Tuesday, September 21, 2010

The Rose Cafe

(Daniele J. Suissa, 1987)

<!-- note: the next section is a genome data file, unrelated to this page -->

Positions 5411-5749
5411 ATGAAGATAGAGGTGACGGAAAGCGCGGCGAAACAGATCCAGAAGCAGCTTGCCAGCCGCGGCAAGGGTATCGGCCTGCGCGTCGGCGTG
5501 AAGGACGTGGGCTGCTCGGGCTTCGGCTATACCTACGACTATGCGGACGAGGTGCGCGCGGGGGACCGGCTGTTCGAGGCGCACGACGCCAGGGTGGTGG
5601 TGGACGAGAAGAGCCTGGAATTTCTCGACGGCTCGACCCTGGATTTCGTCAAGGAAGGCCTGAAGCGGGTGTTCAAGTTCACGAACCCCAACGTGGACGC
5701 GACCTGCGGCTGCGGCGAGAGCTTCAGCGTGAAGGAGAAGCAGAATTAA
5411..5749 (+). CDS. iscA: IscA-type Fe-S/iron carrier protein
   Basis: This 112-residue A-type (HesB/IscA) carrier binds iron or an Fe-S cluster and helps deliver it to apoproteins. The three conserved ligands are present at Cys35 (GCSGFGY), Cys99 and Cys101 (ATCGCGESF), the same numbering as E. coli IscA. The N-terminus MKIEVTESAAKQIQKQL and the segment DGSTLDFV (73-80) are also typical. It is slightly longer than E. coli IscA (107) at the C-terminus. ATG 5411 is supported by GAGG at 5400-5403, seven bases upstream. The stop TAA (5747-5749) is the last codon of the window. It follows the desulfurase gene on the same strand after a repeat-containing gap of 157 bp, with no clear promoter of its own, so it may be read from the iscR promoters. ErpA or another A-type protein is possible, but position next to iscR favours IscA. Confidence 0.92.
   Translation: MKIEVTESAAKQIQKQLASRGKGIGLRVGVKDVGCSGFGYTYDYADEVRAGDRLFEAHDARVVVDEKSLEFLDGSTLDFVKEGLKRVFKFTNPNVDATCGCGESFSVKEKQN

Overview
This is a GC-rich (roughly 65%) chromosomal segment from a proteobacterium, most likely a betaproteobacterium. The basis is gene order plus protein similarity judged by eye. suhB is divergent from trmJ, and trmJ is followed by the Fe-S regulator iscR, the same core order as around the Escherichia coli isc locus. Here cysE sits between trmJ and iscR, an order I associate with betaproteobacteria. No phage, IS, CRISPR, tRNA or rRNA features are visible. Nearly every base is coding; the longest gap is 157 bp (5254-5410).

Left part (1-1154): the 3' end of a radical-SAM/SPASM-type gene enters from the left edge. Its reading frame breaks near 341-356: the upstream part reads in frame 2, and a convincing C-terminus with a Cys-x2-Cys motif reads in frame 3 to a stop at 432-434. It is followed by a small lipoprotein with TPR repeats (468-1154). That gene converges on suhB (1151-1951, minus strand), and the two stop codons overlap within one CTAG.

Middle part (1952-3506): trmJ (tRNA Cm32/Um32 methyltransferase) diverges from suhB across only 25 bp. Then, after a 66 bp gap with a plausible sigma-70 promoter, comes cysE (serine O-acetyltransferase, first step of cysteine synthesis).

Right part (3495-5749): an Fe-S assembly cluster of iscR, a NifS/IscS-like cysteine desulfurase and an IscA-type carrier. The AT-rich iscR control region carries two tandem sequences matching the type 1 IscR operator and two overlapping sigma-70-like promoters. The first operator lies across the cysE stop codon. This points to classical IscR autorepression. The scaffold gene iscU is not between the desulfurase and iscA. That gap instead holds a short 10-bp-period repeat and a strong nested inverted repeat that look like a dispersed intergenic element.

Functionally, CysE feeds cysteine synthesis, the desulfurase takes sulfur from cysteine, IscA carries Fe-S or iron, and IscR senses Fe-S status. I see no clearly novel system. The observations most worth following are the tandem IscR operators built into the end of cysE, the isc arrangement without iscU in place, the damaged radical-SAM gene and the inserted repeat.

Here director Suissa's marginally impressive feel for humane soap opera is completely subsumed by writer-producer Julian Roffman. Continuing his atonement for the groundbreaking energy and invention of "The Mask", here Roffman achieves total disconnect with his soapy formula of class-conscious power feminism plus romantic dependency divided by big-name power ballad. Linda Smith does no harm as the ambitious workaholic chef. But Damir Andrei stacks the narrative deck with his cloddish fiancee, Bronwen Mantel can't redeem the insufferable laff-a-line best buddy conceit, and long-lost high school buddy Parker Stevenson reads less as the perfect lover emerging from the mist than as a horrifying dead-eyed predator. Stevenson makes so many craven end-runs in his pursuit of romantic consent that the film begs for a "Stepfather"-style third act where he reveals the desperation behind his rehearsed charm by pursuing Smith with a cleaver. Then, after a couple trick endings, Smith could drown him in the lake abutting his mansion, thus freeing her to pursue her career as the happy single woman whose existence Roffman has so much difficulty imagining.

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